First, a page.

Vice President Gore, opening a critical month of campaigning and fund-raising, wooed frustrated local fishermen today with $5 million in much-needed federal relief.
He also announced that the United States is expanding its coastal enforcement zone to 24 nautical miles, double the 12-mile area now patrolled by the Coast Guard, Drug Enforcement Administration and immigration officials. The move is aimed at cracking down on foreign drug trafficking, illegal immigration and polluters operating near the U.S. shore.
Accompanied by a group of teenagers, Gore rode across the Boston Harbor aboard the research vessel Voyager III. Floating within yards of former president George Bush's blistering 1988 attack on then-Gov. Michael S. Dukakis and the polluted harbor, Gore remarked on the strides made in the decade since. "People said we couldn't clean up this harbor, but we did," he said.
The coming weeks present a critical challenge for Gore, who has been struggling to overcome organizational difficulties, low poll numbers and a lack of enthusiasm among many party activists. A new team of consultants--led by former tobacco adviser Carter Eskew and veteran wordsmith Bob Shrum--has been quietly honing his message. At the heart of that appeal is a two-pronged theme: keeping the current prosperity for those already benefiting and extending it to those left behind.
Gore, long known as an ardent environmentalist, attempted to refine that image today with a more economically oriented appeal. The ocean, he proclaimed, "is not just part of the environment, but the engine of our economy."
The $5 million in disaster relief provides fishermen up to $1,500 for each day last spring that their fishing grounds were closed as part of a massive effort to replenish the region's codfish. In return, eligible fishermen must agree to help researchers monitor fishing stocks in the Gulf of Maine.
"For too long, we acted as if the ocean's resources were infinite, and we must help those who are now paying the price," Gore said in brief remarks.
The aid came as welcome relief to the New England fishing industry. Local fishermen have struggled under tough restrictions aimed at revitalizing the once-plentiful fishing stock. Last winter, fishermen suffered another blow when regulators adopted a 100-pound limit on cod catches.
Officials said the program announced by Gore was the first time the federal government had specifically targeted about 750 smaller fishing boats trolling the coast that stretches from Massachusetts to the Canadian border.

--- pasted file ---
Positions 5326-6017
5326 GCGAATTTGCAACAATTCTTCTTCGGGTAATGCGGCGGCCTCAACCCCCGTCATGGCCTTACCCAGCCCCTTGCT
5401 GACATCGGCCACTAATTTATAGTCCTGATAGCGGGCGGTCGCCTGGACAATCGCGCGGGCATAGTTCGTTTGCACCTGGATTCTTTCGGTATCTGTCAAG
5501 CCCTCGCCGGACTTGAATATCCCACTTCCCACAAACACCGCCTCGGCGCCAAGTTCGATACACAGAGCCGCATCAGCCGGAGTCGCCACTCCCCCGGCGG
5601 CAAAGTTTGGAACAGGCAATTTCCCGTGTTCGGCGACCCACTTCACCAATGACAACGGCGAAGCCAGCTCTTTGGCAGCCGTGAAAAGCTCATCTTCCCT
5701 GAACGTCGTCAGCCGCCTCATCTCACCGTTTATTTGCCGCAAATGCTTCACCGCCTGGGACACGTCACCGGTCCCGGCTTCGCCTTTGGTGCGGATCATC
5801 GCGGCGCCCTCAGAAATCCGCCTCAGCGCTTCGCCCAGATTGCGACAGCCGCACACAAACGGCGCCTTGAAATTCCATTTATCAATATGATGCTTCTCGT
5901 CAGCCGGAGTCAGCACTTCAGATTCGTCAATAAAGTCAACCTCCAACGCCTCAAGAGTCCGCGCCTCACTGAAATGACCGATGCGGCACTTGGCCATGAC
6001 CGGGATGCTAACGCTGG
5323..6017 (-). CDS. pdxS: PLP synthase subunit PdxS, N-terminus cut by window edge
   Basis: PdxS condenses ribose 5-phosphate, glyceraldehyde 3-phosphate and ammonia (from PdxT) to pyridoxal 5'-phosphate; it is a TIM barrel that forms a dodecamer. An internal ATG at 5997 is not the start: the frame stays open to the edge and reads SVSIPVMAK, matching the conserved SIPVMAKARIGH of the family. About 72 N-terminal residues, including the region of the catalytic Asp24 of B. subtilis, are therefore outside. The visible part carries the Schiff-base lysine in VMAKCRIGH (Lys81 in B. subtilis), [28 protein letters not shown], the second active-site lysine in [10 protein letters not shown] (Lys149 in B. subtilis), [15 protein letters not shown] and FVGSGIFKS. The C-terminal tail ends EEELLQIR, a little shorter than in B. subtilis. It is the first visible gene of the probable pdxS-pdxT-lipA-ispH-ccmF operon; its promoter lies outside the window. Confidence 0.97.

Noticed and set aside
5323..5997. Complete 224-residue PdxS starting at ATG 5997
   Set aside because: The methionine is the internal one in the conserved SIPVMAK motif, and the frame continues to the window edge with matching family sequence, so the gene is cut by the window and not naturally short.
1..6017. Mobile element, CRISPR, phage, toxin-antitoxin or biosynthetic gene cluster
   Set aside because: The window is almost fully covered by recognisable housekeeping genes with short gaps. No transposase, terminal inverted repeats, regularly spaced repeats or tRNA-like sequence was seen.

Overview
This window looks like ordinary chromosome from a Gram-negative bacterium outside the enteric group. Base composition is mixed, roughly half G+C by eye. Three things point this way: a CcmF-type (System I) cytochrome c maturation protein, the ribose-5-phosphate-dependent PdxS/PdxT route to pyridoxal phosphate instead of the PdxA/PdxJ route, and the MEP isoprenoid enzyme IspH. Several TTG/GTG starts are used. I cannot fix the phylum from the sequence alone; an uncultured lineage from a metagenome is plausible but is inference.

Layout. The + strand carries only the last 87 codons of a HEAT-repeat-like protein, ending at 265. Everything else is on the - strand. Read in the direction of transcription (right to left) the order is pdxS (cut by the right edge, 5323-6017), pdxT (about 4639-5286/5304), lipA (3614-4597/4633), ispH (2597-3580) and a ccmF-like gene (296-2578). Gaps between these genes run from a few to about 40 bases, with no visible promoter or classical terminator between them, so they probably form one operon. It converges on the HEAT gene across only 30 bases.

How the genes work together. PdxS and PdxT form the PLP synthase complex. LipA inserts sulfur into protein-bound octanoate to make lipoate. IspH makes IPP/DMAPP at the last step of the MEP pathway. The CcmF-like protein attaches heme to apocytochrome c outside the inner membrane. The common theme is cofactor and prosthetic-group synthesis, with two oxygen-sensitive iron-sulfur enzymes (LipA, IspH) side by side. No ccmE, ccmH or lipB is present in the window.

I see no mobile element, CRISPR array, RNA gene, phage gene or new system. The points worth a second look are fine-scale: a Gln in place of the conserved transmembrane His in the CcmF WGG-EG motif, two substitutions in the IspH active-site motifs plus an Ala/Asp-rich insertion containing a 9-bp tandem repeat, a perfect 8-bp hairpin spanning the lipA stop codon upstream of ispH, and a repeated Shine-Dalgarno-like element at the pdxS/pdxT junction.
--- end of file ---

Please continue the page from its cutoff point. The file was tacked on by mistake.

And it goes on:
"No [environmental] plan is worth anything unless it protects these working families who depend on the healthy ocean and healthy [fishing] stocks for their future," Gore said under a tent at the New England Aquarium.
As the summer concludes, Gore and the other presidential candidates are stepping up the pace of campaigning. The vice president plans to be on the road for 21 of the 30 days in September, often raising money. Most of those trips will be paid for by his campaign, but because today's trip was deemed "official business," it was paid for by taxpayers.
"The fall certainly marks the beginning of a new chapter," said Gore spokesman Chris Lehane. "We're in a great position to really engage the public about the type of change we want to bring to help working families."
This Labor Day weekend, Gore will participate in several events with union members. On Friday in Chicago, he will speak to female labor leaders. On Sunday, AFL-CIO President John Sweeney will accompany Gore to Detroit for a rally and then to Iowa, home to January's first presidential caucuses.
Late today, Gore and his staff began preparing for his next major policy address, to be delivered during a California swing next week. Already, Gore has given policy-oriented speeches on education, tax policy and the use of religious groups to help address a range of social problems.
And when New Jersey Democrat and former NBA star Bill Bradley formally announces his candidacy next week, the Gore team will be ready. Both the vice president and his wife, Tipper, plan to travel to Iowa next week to join a 10-day effort to organize all 99 counties in that state.